Memory Lane: ‘Gadabout Gaddis’

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Remember this guy–Gadabout Gaddis, “the Flying Fisherman”? Well, I guess you’d have to be pretty old to remember him: late-night television, in the 1960s.

This was back when my brother and I got a black-and-white TV set for our room. Kowabunga! Wow! We could lie in bed and watch TV! A major step toward adulthood!

The wonderful thing about Gadabout Gaddis was that he was better than a bedtime story. It’s not that his show was boring. “Calming” would be a better word for it. Heck, we loved to go fishing. So here was a show all about fishing. What’s not to like? And if you were still awake after Gadabout’s half an hour of baiting hooks and reeling in trout, you might be lucky enough to catch I Search for Adventure with Col. John D. Craig, which was every bit as soothing. Somehow the “adventures” he showed–I think they might’ve been various tourists’ amateur films–were not exactly hair-raising. None of that stuff about being chased up the side of the Great Pyramid by murderous tomb-robbers. By then I was lucky if I was was still awake enough to turn the TV off. My brother, Mark, three years younger, had already gadded off to Dreamland.

There’s something to be said for TV that sands away the troubles of the day and packs you off to peaceful sleep.

P.S.–A friend of hours insisted Gadabout had divers underwater to put the fish on the hook for him; he never wound up with an empty creel. But then a fishing show hosted by a guy who didn’t catch anything–I don’t know if that would work. It might, though. Certainly a lot of people could identify with that.


9 comments on “Memory Lane: ‘Gadabout Gaddis’

  1. Nope, can’t say I remember him, but I am plenty old enough. Just not my type of show? Even if I did see him, I can’t guarantee I would remember.

  2. We could use more TV like that. Much of our current entertainment seems to be super heroes, special effects and slow motion explosions. I’m not sure that’s really good for us.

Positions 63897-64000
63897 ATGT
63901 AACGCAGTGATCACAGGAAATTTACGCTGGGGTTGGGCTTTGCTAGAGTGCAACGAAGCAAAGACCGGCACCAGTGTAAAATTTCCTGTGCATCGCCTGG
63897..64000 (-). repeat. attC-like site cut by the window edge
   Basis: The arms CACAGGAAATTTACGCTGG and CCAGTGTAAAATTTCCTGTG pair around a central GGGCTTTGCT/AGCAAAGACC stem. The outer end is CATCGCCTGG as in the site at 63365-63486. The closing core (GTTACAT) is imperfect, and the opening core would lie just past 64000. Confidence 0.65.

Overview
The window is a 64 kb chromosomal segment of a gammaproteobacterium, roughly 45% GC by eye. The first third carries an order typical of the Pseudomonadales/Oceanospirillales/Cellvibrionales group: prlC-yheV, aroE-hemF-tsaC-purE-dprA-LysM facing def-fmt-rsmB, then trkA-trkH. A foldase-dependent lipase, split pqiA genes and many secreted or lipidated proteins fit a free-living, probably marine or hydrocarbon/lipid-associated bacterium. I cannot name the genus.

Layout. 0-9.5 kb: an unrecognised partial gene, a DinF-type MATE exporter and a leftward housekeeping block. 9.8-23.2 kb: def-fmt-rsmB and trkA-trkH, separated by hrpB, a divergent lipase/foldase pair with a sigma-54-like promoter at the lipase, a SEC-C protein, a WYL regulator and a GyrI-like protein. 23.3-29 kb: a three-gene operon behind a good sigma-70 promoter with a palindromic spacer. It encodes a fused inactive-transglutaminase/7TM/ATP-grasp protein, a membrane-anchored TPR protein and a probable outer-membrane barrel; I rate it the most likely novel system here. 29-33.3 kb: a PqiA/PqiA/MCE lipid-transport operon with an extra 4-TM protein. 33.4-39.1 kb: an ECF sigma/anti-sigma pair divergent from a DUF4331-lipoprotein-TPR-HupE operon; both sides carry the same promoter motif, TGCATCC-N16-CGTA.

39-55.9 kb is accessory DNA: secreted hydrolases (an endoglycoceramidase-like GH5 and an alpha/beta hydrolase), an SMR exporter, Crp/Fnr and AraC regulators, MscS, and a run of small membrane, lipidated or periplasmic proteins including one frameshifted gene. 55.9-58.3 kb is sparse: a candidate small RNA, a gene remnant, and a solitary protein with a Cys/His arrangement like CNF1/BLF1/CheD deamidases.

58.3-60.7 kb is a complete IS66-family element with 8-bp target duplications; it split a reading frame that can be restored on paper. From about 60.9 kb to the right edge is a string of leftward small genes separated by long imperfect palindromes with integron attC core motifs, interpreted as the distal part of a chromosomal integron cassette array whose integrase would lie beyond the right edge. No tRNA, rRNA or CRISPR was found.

Much of life is routine, mundane, and even, at times, boring. This morning, I drove past what appeared to be a fairly serious car accident. The people involved didn’t have a boring day, but I’ll wager that they would have been happier if it had been more boring. My point is that movies and TV raise expectations beyond anything real life can fulfill. In most cases, mundane is good. If you want adventure, read a Bell Mountain book.

    The nice thing about reading for adventure is that you are in control of what your senses take in. Some years ago, I took my elderly mother to a movie which portrayed a violent storm. She flinched and was quite obviously overwhelmed by the sights and sounds of that movie. In retrospect, I feel a degree of regret over putting her through that. She was born in the early ‘20s, before movies even had soundtracks, and it was a bit much for her. I was born in the mid ‘50s and didn’t think a thing of that scene, but I had never known a time when I wasn’t, at least to some degree, assaulted by loud sounds and bright lights. Looking at the state of the world, I think these forms of entertainment have had a negative effect.

    1. I like that. I’ve had some adventures in my life. Some were good, positive things, but many were not so good. I prefer a fairly uneventful life.

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